January is Financial Wellness Month and a great time to set yourself up for financial success in 2024. Regardless of the economic environment, The Washington Post columnist Michelle Singletary suggests you can improve your finances by implementing the following tips:
- Review monthly statements for your credit cards and bank accounts. — Not only do you want to track your balances, but you should also review all activity to ensure that it accurately lists your expenditures and credits. If you find errors, report them immediately to the specific holders of the incorrect credit card and bank accounts.
- Total how much money you have in reserve for emergencies. — Financial experts suggest having a minimum of three months' worth of cash to cover all living expenses during that timeframe. Many of us don't have that much money saved, so start a rainy-day fund if you don't already have one and build it slowly.
- Tally all your debts. — This tip may be painful, but you need to assess how much debt you have so you can develop a plan to start paying it off.
- Ensure the strength of passwords for any online financial accounts. — This tip goes hand in hand with No. 1. The more complicated your passwords are, the harder it is for fraudsters to access your accounts. To prevent hacking, IT professionals strongly encourage you to use unique passwords for each account. Don't use the same password more than once.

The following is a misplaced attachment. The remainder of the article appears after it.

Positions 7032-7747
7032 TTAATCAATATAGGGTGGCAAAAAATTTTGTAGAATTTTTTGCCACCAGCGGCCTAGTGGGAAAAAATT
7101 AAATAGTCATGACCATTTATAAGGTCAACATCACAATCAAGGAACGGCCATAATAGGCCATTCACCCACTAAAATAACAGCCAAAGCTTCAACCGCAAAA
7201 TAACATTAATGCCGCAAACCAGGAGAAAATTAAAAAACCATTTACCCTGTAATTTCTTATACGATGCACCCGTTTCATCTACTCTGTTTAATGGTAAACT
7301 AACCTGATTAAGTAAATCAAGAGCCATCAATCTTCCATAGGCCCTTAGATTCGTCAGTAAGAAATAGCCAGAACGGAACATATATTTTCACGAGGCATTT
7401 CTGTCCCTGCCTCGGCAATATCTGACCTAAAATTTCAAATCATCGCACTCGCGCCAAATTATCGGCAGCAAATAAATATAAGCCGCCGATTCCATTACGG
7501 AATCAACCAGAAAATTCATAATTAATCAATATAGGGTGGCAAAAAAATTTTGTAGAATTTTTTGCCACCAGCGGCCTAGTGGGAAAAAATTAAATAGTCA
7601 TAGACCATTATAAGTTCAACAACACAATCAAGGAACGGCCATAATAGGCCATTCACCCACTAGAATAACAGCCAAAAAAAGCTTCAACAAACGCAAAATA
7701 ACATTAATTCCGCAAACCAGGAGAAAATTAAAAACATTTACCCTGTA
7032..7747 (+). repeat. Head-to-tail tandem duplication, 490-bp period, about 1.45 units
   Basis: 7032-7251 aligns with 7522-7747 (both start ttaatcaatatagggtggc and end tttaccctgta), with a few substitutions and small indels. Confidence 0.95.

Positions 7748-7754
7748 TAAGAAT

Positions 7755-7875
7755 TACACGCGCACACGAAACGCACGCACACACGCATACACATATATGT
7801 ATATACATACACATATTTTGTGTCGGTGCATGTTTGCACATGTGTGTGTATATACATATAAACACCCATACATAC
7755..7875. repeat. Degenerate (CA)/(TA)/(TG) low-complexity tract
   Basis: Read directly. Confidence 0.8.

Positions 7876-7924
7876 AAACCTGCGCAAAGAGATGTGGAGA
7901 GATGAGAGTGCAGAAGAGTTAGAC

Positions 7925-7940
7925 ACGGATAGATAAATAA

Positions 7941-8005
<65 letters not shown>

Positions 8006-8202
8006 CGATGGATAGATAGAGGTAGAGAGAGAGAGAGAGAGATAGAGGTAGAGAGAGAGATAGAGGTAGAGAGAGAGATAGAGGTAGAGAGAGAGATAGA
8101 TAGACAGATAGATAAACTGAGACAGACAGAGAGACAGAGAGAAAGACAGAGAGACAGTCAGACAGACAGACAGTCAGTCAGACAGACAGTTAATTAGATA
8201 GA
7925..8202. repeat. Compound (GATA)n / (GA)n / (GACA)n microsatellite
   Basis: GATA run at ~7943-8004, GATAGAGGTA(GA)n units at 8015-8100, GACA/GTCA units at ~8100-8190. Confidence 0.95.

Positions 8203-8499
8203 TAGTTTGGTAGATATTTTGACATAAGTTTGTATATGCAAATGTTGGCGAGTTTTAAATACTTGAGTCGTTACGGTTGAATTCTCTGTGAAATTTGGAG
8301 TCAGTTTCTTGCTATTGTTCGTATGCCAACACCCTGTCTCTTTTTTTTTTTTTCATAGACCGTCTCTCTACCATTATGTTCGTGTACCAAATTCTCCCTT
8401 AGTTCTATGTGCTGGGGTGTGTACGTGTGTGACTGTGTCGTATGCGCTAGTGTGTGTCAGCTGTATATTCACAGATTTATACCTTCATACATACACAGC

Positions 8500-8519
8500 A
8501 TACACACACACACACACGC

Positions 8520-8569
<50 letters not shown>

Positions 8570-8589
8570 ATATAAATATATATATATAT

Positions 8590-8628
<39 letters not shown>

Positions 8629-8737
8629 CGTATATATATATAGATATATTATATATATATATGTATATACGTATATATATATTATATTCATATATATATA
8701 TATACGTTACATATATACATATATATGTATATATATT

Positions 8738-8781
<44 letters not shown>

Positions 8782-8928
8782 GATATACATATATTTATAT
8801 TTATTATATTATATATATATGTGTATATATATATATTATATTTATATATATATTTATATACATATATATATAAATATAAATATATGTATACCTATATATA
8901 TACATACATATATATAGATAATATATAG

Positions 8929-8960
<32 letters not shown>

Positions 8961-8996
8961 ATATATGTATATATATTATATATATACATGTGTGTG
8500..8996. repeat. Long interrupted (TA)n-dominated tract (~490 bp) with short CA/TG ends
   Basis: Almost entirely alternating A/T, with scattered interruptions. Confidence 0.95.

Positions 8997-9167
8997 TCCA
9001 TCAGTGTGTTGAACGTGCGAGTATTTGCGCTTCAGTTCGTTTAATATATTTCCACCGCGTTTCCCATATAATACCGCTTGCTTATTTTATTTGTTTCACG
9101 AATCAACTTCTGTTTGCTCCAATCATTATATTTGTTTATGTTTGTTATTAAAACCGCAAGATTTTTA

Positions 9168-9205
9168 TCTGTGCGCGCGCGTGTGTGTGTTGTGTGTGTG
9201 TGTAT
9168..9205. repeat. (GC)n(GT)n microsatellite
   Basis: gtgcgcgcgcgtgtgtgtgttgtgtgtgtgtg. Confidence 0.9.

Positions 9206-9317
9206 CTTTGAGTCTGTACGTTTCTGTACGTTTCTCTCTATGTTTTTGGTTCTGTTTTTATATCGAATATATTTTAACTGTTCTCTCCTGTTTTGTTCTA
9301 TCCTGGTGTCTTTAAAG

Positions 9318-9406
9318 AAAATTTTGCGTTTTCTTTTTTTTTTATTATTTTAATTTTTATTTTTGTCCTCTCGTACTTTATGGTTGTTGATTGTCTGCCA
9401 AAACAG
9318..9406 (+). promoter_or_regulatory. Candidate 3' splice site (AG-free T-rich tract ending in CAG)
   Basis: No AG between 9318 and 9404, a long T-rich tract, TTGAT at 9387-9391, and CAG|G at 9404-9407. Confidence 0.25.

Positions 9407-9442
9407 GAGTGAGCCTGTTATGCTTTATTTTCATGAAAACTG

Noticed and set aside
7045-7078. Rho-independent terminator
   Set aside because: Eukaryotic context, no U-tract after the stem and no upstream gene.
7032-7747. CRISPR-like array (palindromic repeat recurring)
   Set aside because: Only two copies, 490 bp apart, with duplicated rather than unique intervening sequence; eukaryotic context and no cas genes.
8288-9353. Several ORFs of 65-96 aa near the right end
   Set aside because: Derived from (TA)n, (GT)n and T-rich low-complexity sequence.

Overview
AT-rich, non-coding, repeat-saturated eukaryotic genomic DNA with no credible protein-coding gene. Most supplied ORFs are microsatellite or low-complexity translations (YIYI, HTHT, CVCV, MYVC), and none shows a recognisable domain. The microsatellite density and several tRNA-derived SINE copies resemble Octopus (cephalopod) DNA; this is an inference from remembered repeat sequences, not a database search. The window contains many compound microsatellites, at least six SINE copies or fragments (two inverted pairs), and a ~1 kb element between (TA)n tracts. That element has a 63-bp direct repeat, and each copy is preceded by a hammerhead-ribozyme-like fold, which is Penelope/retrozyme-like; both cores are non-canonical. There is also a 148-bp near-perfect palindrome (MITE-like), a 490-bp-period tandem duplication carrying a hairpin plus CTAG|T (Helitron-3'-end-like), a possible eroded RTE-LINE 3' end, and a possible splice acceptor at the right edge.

- Request your free credit report from the three key credit bureaus — Equifax, Experian, and TransUnion — and check your credit or FICO® score. — Before the pandemic, you were permitted to obtain a free report from each of the major bureaus annually. However, that has now changed to monthly. The better your credit score, the better your credit is, which can help you secure a loan for your first home or other big-ticket items. A lower interest rate means it will cost you less to borrow funds.
- Review your Social Security statement, if applicable. — If you've worked in a job eligible for Social Security benefits, you'll receive a statement in the mail annually of how much you've paid into the system. You can use this information to help you plan for retirement.
- Assess retirement account balances. — It may seem far in the future but start saving toward retirement as soon as you can. Some employers offer pensions whereas others provide investment opportunities in funds, such as 401k's or 403b's, often with a company match.
- Learn from your financial experiences — good and bad — during 2023. — The only way to make improvements is to view your mistakes as teaching moments to make better choices moving forward. If a strategy is working for you, keep doing it.
Financial wellness is a marathon, not a sprint, so take one step at a time and be patient with yourself as you work toward your goals.